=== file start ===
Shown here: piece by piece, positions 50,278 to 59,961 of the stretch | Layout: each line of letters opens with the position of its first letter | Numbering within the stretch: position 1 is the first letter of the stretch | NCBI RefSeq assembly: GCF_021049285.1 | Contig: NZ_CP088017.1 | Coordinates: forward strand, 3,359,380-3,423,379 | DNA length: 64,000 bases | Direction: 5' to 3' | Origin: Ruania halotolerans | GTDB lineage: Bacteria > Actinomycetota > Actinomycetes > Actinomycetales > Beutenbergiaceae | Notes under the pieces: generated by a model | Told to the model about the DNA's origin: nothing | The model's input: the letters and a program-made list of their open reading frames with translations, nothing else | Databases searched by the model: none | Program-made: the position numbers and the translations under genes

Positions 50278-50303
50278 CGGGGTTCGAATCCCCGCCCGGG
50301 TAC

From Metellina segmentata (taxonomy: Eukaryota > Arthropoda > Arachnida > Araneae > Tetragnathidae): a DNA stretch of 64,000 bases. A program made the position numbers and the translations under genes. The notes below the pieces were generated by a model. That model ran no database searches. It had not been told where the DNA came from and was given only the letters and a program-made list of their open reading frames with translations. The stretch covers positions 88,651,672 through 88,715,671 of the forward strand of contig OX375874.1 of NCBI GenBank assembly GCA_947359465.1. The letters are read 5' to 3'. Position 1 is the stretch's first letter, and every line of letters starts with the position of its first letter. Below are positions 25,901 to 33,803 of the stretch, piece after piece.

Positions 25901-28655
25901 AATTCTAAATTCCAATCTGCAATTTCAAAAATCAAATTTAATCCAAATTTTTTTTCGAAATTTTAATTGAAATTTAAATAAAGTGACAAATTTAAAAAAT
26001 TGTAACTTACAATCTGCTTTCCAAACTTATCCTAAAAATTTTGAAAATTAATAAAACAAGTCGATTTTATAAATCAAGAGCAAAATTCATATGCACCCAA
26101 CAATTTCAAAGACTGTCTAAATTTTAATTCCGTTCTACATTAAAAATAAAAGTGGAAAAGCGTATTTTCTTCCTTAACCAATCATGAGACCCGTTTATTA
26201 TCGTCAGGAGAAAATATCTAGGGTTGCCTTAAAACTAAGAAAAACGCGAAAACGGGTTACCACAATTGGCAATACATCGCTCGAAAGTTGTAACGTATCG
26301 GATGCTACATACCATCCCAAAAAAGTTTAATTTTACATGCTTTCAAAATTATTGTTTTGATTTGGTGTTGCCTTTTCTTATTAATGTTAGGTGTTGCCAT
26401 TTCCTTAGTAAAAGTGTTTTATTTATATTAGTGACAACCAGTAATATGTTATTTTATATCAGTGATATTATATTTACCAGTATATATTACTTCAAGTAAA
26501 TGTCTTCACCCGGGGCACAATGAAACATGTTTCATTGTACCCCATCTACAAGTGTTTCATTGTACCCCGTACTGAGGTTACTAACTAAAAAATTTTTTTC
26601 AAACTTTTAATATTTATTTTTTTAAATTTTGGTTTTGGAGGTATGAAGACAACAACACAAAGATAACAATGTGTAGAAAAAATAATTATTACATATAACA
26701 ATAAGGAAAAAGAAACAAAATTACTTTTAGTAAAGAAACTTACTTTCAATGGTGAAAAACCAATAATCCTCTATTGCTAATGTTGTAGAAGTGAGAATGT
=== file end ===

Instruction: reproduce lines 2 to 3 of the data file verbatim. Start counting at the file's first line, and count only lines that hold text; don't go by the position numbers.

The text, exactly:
Positions 50278-50303
50278 CGGGGTTCGAATCCCCGCCCGGG